In spite of the modernisation of life, the basic patriarchal dynamic continues to express and replicate itself through violence in the private sphere . The privilege granted to males by most religious and secular segments of the society is one major contributing factor that leads to men’s predominant role as abuser in domestic violence . In the case of religion, the place of the male is invented as superior— macho, ruler and independent. In that case, the male upholds the position of authority to execute his intentions while as for the female; she must maintain the subordinated role. Vivid stories of this were described in ‘Exodus’ preaching of Moses coupled with the epistles of Apostle Paul forbade women holding the post of power within the Christian community, or exhibiting her bodily appearances under personal freewill. The question of what has the society has cut out for the fate of the woman, as a completed entity, cannot be clearly expatiated. For Walker noted that, “the fundamental issue of equality is not whether one is the same or different; it is not the gender difference; it is the difference that gender makes.”
Men and women are fundamentally different. We are conditioned on this difference not solely based on biological sex but likewise on our capacity. When looking at a woman, the general notion is the language of a softer figure, fragile and incapable of accomplishing definite duties. Mentality of this kind pushes the fate of the female into the lower sphere where she does not have opportunities to display her potentialities.
In the past, efforts were dedicated to tackling and understanding male perpetrators of IPV. That attention has been shifted. Gradually though, that view is evolutionary as we are being presented with more tales of women being classified as users of violence.
How can one define women’s use of violence? Referring to violence against women and girls, there is a widespread opinion that men are the principal perpetrators and users of violence. According to Hines and Douglas , the use of “Intimate Partner Violence (IPV) by women against men is a phenomenon that has little attention, both within the scholarly literature and the popular media.” Not in a wider perspective anyone would imagine that a woman would reach that point of being the abuser: she being the one assaulting the man/woman physically, emotionally, psychologically, and in whatever ways. The long-established notion that women are harmless plus what Straus  asserts as, “most cultures define women as “the gentle sex,” making it difficult to perceive violence by women as being prevalent in any sphere of life”, cause hindrance on illuminating the reality that the female is capable of assaulting her partner. Contending the unconfined argument that women used violence because they are ‘pushed’ to the wall seems to be justifiable on one angle and unjustifiable on the other side of the spectrum. Universally and being human, we all are sometimes propelled to what I describe as ‘heating point’; in the moment when an anger succeeded in overpowering the sense of logical reasoning, where missing even a tiny bit of self-control.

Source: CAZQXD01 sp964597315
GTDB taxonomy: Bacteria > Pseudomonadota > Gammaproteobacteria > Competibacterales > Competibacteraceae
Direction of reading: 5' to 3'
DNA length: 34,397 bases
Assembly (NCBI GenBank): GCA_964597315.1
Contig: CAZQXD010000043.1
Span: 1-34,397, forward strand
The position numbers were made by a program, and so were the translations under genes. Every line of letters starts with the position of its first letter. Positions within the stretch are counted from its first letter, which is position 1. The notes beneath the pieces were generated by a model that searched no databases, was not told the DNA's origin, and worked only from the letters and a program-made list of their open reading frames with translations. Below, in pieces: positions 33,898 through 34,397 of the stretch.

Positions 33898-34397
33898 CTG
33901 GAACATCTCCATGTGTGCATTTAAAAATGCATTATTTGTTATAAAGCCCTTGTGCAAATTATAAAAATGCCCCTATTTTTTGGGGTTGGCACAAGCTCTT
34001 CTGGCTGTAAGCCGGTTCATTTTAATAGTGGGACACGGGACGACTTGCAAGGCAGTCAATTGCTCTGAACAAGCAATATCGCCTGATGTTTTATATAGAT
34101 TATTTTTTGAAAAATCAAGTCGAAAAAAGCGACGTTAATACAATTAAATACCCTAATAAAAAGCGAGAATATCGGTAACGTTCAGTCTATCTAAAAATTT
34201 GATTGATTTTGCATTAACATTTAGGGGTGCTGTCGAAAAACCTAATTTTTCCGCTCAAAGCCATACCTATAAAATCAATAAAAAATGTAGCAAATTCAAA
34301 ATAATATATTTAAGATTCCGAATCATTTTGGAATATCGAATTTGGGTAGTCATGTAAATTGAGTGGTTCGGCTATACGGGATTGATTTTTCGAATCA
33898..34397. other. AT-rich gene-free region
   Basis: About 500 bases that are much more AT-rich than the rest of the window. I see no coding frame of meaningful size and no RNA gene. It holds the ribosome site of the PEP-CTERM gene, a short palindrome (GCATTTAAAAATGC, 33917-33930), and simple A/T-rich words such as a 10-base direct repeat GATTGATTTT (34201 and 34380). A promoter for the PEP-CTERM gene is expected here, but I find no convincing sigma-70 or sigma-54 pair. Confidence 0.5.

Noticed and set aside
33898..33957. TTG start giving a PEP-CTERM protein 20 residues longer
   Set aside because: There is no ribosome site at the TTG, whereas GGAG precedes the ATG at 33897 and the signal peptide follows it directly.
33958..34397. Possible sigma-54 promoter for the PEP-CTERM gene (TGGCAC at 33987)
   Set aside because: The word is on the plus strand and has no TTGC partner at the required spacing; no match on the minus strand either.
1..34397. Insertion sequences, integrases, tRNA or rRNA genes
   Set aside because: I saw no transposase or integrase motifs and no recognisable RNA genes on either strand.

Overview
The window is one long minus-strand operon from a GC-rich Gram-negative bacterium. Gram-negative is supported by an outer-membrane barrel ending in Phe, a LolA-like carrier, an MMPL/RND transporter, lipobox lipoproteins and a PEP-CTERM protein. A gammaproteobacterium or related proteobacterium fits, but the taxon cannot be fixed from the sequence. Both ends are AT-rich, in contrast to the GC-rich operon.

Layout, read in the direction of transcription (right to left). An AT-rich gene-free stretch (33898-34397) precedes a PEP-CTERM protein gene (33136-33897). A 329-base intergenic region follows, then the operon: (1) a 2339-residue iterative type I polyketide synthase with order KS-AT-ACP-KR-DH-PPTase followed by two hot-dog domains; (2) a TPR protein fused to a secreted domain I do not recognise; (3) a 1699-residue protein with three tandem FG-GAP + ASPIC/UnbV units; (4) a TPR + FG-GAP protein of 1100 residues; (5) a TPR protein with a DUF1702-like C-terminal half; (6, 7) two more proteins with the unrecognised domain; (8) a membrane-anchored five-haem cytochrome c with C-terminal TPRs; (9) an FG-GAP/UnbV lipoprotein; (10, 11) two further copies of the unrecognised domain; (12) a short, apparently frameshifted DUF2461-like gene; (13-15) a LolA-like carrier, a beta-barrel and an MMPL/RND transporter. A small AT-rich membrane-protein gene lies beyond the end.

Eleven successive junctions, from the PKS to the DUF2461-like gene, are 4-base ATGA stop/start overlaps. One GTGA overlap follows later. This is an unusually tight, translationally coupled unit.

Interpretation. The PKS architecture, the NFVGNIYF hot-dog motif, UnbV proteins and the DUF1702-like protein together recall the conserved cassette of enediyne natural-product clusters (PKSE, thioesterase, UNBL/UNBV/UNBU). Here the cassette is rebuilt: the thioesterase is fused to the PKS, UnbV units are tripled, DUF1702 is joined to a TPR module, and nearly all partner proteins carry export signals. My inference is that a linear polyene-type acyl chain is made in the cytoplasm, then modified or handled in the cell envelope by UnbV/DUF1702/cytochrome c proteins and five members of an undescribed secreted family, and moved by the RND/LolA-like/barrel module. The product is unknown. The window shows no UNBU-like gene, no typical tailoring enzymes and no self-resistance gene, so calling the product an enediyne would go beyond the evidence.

Notwithstanding, it might be worth noting the complications of the research on why women are more and more becoming perpetrators of abuse; most in particular within the household community. Nevertheless, emphasis need not be transposed about the general view that men abuse. Capelon  pointed out that while in heterosexual relationships women sometimes fight back and in exceptional cases men are injured or killed, severe, repeated domestic violence is overwhelmingly initiated by men and inflicted on women. Attacks by men cause more injury (both physical and psychological), more deaths, and more fear . Not all men are the perpetrators. Not all women are abusers.
But what happen when women become the principal perpetrators or the instigators of the violence? On several occasion, I’d sit down with men, engaging in a lengthy discussion about the causes of violence against women. Most of the responses I got from them were associated with the fact that many women ‘provoke’ the abuse either by endless nagging or direct assault. Irrespective of whatsoever; that does not warrant the beginning of an uninterrupted act of aggression against women. In order word— because a woman ‘provokes’ the man into a state of exasperation that he could think he is entitled to abuse her. Vice versa, it is not within my attention to defend women that are perpetrators of violence against their partners. For this research, women’s use of violence in IPV relates to both married and unmarried couples. It is worth noting that violence by women is not always restricted to their partners. It can be also directed at children, or elderly parents .
The next post will highlight the forms and causes of women’s use of violence in intimate relationship and why men do not report.
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|8||Walker, Lenore. The Battered Woman Syndrome. Springer Publishing Company, New York, 2009.|
|9||Bryant-Davis, Thema. How Does Trauma Affect Safety? In Thriving In The Wake Of Trauma: A Multicultural Guide. AltaMira Press, Plymouth, 2008.|
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